We’ll have to wait a while before The Falcon and the Winter Soldier premieres, but Marvel Comics’ Falcon & The Winter Soldier #1 is sure to whet your appetite. On sale February 26, the opening installment of writer Derek Landy’s miniseries pays tribute to the fan-favorite dynamic of the Marvel Cinematic Universe’s Sam Wilson and Bucky Barnes. It also sets both heroes down a rabbit hole into an investigation of a Hydra revival. The stakes couldn’t be higher, and, by the end of the issue, Landy leaves us begging for more.
Falcon & Winter Soldier #1
Writer: Derek Landy
Artist: Federico Vicentini
Color Artist: Matt Milla
Letterer: VC’s Joe Caramagna
In a good buddy cop story, the main characters have to be drastically different. Right away, Landy and the art team contrast Sam Wilson with Bucky Barnes. The first scene shows us that Bucky is trying to live a peaceful life at his house in Indiana. This idyllic scene is quickly ruined by the arrival of armed men. Letterer Caramagna accentuates this intrusion; he uses red to heighten the utter violence in the “Brakka, Brakka” sound effect of the goons’ bullets. Of course, Bucky defends himself, and he single-handedly defeats the mysterious squad.
Landy then shifts to New York City, where Sam Wilson is chasing an investigative lead as Falcon. By simply showing us Wilson in this urban setting, Landy inherently points out the unique attributes of the two former Captain Americas. Plus, their clothing further sets them apart. Whereas Bucky wears unremarkable civilian clothes, Sam dons his colorful Falcon costume. Artist Federico Vicentini and color artist Matt Milla combine to show the sun reflecting off of the bright black-and-red outfit. Before the characters have even spoken to each other, Landy establishes their disparities.
Naturally, the duo also differ ideologically. When Sam’s investigation leads him to a crime scene with dead bodies, he assumes Bucky is responsible because of his past as the Winter Soldier. Likewise, when Sam and Bucky fight a new antagonist, they get into an argument when Bucky tries to shoot their foe. While Bucky is accustomed to killing people, Sam firmly believes in a Steve Rogers-like moral code. Given that Sam and Bucky are investigating a resurgence of Hydra, they’ll have to iron out their moral conflicts if they hope to stop the infamous terrorist organization.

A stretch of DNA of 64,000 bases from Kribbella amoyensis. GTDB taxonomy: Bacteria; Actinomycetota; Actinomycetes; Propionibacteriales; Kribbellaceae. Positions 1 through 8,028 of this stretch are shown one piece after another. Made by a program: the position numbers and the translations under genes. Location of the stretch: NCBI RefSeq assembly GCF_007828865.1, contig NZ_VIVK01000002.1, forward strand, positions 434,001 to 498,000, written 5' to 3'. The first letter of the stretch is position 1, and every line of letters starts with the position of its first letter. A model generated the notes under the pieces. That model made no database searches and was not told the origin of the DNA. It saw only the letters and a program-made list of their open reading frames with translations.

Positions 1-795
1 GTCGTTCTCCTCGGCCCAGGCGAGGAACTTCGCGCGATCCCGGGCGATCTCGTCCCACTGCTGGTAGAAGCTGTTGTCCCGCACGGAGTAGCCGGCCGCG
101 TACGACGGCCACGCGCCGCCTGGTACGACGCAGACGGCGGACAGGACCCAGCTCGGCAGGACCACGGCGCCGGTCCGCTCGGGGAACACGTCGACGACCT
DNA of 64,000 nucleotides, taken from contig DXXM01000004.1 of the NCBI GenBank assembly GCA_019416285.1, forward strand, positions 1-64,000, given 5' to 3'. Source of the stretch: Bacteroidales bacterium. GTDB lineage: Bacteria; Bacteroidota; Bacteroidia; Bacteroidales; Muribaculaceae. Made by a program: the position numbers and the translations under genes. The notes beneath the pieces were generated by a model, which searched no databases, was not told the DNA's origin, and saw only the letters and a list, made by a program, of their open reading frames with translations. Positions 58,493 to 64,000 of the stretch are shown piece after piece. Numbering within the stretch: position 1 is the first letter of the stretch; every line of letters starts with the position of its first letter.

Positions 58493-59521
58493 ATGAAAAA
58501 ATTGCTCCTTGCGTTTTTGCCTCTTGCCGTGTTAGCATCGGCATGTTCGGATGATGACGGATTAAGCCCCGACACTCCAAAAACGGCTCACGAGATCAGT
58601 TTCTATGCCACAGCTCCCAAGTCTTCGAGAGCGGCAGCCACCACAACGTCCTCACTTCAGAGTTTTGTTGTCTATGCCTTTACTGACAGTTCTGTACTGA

Though the first issue sets the series up to be an action thriller, Landy includes a few raw emotional moments in the story. Bucky and Sam go to see Veronica Eden, Bucky’s handler. Here, Landy and the art team depict her grief utter grief when Bucky tells her some heartbreaking news: all of her colleagues are dead. Bucky and Sam are hunting the then-unseen villain who killed them all. When Bucky delivers this awful news, Vicentini uses jagged lines for the background to convey Eden’s profound shock. Similarly, a few panels later, Milla shades in Eden’s face to complement the story’s cold, dreadful mood feeling as Eden processes this tragedy. This scene packs some powerful emotional weight, which makes Landy’s story more well-rounded.
When it comes to the relationship between Sam and Bucky, Landy hits a few of the same notes that we saw in the MCU. But he also adds enough twists to make it fresh; he leans away from the comedy and into a genuine clash, which has the potential for a more satisfying exploration of both characters. Along with plenty of thrilling action, Landy and the art team crafted a winning recipe with the opening installment of this series.
What’d you think of Falcon & Winter Soldier #1? Where do you hope to see the story go from here?